Our vision that we might have had what was needed to delve into a struggling industry and be the exception to the norm, although never realized, is a chance I’m glad we took. We all learned invaluable lessons. We put out some news and ruffled some feathers. And we even had a bit of fun.
Life Goes On
We’ll leave the website up. We might even update you here and there with some personal goings on.
John will continue to volunteer around town as he heads back into full retirement mode. He’ll always be, to the core, a newshound. I can’t express my gratitude to him enough. He gave freely of his expertise and his time — sometimes he even came in when he was sick — and refused anything in return.
Teresa and I are immensely blessed. Teresa will continue to do what she does — be the best photographer anywhere this side of the Rockies (maybe on the other side, too). Her work undoubtedly will be seen more in the future.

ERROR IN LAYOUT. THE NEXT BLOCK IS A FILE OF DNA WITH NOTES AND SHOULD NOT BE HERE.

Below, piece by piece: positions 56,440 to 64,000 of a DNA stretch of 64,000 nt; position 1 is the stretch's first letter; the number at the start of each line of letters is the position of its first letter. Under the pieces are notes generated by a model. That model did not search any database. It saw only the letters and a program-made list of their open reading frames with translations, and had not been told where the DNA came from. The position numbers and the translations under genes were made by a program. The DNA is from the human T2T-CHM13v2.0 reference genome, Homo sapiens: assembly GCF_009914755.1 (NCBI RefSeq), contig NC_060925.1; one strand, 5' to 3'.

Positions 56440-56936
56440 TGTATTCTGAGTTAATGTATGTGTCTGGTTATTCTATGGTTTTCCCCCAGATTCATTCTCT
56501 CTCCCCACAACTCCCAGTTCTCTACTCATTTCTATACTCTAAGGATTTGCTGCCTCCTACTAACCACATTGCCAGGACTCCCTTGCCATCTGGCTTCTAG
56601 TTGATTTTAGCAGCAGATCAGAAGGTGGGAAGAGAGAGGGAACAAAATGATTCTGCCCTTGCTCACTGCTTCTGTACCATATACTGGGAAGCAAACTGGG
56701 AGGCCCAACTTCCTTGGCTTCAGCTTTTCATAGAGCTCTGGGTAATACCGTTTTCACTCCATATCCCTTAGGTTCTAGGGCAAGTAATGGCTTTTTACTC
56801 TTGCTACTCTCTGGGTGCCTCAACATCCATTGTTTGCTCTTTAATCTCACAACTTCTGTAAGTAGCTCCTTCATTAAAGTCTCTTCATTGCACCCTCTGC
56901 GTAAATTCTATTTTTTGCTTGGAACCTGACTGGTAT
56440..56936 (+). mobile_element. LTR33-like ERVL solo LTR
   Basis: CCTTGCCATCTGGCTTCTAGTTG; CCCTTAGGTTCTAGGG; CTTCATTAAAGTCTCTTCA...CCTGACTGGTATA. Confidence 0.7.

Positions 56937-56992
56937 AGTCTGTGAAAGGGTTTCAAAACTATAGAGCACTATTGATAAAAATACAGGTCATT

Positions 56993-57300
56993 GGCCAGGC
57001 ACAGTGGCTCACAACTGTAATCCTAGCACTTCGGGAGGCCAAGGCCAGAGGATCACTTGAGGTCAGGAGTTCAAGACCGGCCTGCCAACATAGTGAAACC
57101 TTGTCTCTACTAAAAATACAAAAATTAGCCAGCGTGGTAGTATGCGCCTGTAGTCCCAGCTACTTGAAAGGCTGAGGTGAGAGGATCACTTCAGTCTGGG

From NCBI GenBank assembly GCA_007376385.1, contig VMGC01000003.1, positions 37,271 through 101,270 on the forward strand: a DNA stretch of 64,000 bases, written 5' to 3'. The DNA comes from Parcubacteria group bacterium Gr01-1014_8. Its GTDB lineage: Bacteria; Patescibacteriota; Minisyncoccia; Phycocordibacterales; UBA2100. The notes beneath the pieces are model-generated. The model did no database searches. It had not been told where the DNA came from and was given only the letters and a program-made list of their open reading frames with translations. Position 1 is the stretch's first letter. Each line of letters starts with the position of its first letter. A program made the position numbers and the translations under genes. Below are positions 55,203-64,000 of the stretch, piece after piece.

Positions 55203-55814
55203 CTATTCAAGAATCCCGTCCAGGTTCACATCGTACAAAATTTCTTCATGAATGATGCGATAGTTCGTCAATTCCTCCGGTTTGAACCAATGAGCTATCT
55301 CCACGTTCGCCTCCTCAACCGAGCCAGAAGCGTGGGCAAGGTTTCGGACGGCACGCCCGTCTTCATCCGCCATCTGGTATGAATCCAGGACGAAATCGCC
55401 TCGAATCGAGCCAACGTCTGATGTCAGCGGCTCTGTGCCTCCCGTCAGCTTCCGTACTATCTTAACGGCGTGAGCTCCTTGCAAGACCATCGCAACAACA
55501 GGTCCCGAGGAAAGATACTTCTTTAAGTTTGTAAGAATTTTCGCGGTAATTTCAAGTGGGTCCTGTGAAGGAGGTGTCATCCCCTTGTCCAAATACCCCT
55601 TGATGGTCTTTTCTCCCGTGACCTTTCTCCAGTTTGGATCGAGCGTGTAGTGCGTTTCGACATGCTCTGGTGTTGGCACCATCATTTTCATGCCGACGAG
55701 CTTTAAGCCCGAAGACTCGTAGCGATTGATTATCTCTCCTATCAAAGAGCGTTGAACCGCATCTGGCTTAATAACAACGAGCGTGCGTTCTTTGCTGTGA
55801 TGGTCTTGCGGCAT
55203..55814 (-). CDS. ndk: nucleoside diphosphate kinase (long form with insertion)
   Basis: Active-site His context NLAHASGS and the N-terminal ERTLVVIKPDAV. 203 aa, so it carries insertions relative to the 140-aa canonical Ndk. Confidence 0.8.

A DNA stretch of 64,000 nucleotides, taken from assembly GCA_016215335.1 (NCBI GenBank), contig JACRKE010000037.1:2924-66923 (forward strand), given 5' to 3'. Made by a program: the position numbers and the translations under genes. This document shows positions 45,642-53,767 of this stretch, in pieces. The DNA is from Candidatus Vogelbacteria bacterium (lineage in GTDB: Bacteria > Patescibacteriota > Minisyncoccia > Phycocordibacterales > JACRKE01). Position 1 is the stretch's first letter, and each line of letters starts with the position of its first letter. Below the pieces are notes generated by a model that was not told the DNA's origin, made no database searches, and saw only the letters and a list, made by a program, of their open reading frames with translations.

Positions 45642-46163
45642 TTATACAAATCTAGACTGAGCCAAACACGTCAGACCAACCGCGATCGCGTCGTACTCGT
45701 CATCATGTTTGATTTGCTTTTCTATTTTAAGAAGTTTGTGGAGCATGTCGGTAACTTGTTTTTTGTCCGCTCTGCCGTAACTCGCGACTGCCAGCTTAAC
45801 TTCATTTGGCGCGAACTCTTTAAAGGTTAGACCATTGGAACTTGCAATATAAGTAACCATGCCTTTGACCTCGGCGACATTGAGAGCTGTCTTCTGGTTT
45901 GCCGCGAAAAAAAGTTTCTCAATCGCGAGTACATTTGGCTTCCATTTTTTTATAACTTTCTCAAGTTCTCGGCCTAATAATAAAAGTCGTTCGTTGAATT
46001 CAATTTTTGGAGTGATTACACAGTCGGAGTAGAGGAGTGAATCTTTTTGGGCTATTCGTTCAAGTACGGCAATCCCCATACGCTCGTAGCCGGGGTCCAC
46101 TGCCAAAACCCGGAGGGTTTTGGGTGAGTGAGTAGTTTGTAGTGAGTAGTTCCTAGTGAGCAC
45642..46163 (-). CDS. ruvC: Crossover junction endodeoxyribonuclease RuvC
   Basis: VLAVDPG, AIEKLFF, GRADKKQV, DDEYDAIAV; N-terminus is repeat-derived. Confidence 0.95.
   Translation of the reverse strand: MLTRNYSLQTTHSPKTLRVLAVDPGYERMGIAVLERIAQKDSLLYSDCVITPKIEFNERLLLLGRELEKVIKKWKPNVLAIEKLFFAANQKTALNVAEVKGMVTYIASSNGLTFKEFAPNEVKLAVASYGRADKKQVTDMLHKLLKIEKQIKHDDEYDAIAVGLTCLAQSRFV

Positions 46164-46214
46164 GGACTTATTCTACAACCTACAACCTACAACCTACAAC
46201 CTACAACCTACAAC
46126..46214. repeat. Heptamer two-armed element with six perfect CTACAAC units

I plan on using what I’ve learned during my more than a decade of writing and reporting to work as a freelancer, which pretty much means I’m open to any enjoyable work that will pay. I’m confident the good Lord will open up opportunities (with the aid of my knocking). Here’s to hoping the world really is my oyster.
It’s been a long, strange trip to arrive at this point.
In 2015, I drove 2,000 miles across the country from Atlanta to little ol’ Havre to take my first job as a news reporter. I’d been a collaborative and freelance writer before that, but the editor of the Havre Daily News — John Kelleher — hired me as a reporter.